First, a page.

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UN encourages two-state solution to Palestinian-Israeli conflict
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The UN Security Council Tuesday adopted a resolution to encourage the successful implementation of a two-state solution to the Palestinian-Israeli conflict, which means a Palestinian state can enjoy peace alongside a secure Israel.

Libya, a nonpermanent member and the only Arab member of the UN council, abstained from voting while other 14 council members voted for the draft resolution, jointly tabled by Russia and the United States.

The resolution said the 15-nation Security Council reiterated "its vision of a region where two democratic States, Israel and Palestine, live side by side within secure and recognized borders."

The new resolution, adopted at a ministerial meeting of the Security Council, is the first council resolution on the Israel-Palestinian conflict in five years.

Also at the meeting, UN Secretary-General Ban Ki-moon said that Palestinians must see the establishment of a Palestinian state, which can live in peace alongside a secure Israel.

Present at the meeting include Russian Foreign Minister Sergei Lavrov, and U.S. Secretary of State Condoleezza Rice and He Yafei, China's vice minister of foreign affairs.

"Lasting peace can only be based on an enduring commitment to mutual recognition, freedom from violence, incitement, and terror, and the two-state solution, building upon previous agreements and obligations," the resolution said.

The resolution encouraged the ongoing work by the diplomatic group on the Middle East peace process, or Quartet, to "support the parties in their efforts to achieve a comprehensive, just and lasting peace in the Middle East."

The resolution was adopted a day after a meeting of the Quartet partners at the UN Headquarters in New York to push forward the peace process in the Middle East. Quartet groups the United Nations, the European Union, Russia and the United States.

The Security Council voiced its support for the negotiations initiated at Annapolis, Maryland on Nov. 27 2007 and its commitment to the irreversibility of the bilateral negotiations, the resolution said.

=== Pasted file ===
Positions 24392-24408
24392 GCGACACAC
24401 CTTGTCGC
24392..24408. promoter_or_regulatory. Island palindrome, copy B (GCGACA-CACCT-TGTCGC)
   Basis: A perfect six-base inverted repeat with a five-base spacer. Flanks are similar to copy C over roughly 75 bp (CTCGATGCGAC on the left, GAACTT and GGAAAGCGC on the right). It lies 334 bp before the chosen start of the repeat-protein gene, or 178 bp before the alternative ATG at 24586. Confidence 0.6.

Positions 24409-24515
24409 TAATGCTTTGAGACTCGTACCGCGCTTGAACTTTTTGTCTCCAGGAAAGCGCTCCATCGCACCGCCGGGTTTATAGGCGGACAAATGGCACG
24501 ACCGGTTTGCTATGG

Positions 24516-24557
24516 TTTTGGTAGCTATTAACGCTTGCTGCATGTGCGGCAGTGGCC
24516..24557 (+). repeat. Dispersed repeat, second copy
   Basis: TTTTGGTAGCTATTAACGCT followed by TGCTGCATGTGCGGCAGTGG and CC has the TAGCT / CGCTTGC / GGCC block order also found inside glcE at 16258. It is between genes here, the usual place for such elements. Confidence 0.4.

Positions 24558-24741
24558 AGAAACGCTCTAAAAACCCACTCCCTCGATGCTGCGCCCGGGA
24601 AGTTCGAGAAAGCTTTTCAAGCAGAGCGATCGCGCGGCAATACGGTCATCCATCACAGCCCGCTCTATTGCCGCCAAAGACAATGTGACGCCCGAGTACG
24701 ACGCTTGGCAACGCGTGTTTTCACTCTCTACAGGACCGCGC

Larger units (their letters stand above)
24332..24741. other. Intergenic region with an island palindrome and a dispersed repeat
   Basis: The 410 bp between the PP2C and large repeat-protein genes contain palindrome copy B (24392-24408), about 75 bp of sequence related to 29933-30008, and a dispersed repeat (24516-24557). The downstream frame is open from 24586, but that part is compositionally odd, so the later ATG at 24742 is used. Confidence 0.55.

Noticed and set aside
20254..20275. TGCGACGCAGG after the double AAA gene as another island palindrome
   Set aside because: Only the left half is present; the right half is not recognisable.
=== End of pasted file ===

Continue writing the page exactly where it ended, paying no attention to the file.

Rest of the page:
The Security Council called on both Palestinians and Israelis to "fulfill their obligations under the Performance-Based Roadmap, as stated in their Annapolis Joint Understanding, and refrain from any steps that could undermine confidence or prejudice the outcome of negotiations," the resolution said.

The Security Council supported "the parties' agreed principles for the bilateral negotiating process and their determined efforts to reach their goal of concluding a peace treaty resolving all outstanding issues, including all core issues, without exception, which confirm the seriousness of the Annapolis process," the resolution said.

Israeli and Palestinian leaders agreed last November at the U.S.-hosted international conference in Annapolis to re-launch the stalled peace talks aimed to hammer out a comprehensive peace treaty by the end of 2008. However, since Annapolis, the Israeli-Palestinian peace talks have made little substantial progress due to deep rifts on sensitive issues.

The Security Council urged "an intensification of diplomatic efforts to foster in parallel with progress in the bilateral process mutual recognition and peaceful coexistence between all States in the region in the context of achieving a comprehensive, just and lasting peace in the Middle East," the resolution said.

The Security Council called on all States and international organizations "to contribute to an atmosphere conducive to negotiations and to support the Palestinian government that is committed to the Quartet principles and the Aran Peace Initiative and respects the commitments of the Palestinian Liberation Organization, to assist in the development of the Palestinian economy, to maximize the resources available to the Palestinian Authority, and to contribute to the Palestinian institution-building program in preparation for statehood," the resolution said.

The Quartet has called for the establishment of an independent Palestinian state living in peace together with Israel. Various security and political steps have to be carried out before the two-state solution is achieved under what is known as a road map to end the lengthy conflict between Israel and Palestine.

The resolution was adopted just a few weeks before the swear-in of Barack Obama as the new U.S. president in Washington. Ban told a press conference here Monday that he thanks the outgoing U.S. administration for its "tireless" efforts to promote the Middle East peace process and is looking forward to working closely with the new president in this regard.

Before the council kicked off the Tuesday ministerial meeting, Libya's UN Ambassador Giadallah Ettalhi criticized the draft resolution and he told reporters before he entered the council hall that "Ignoring completely what Israel is doing there I think will not help ... support for this draft resolution."

(Xinhua News Agency December 17, 2008)

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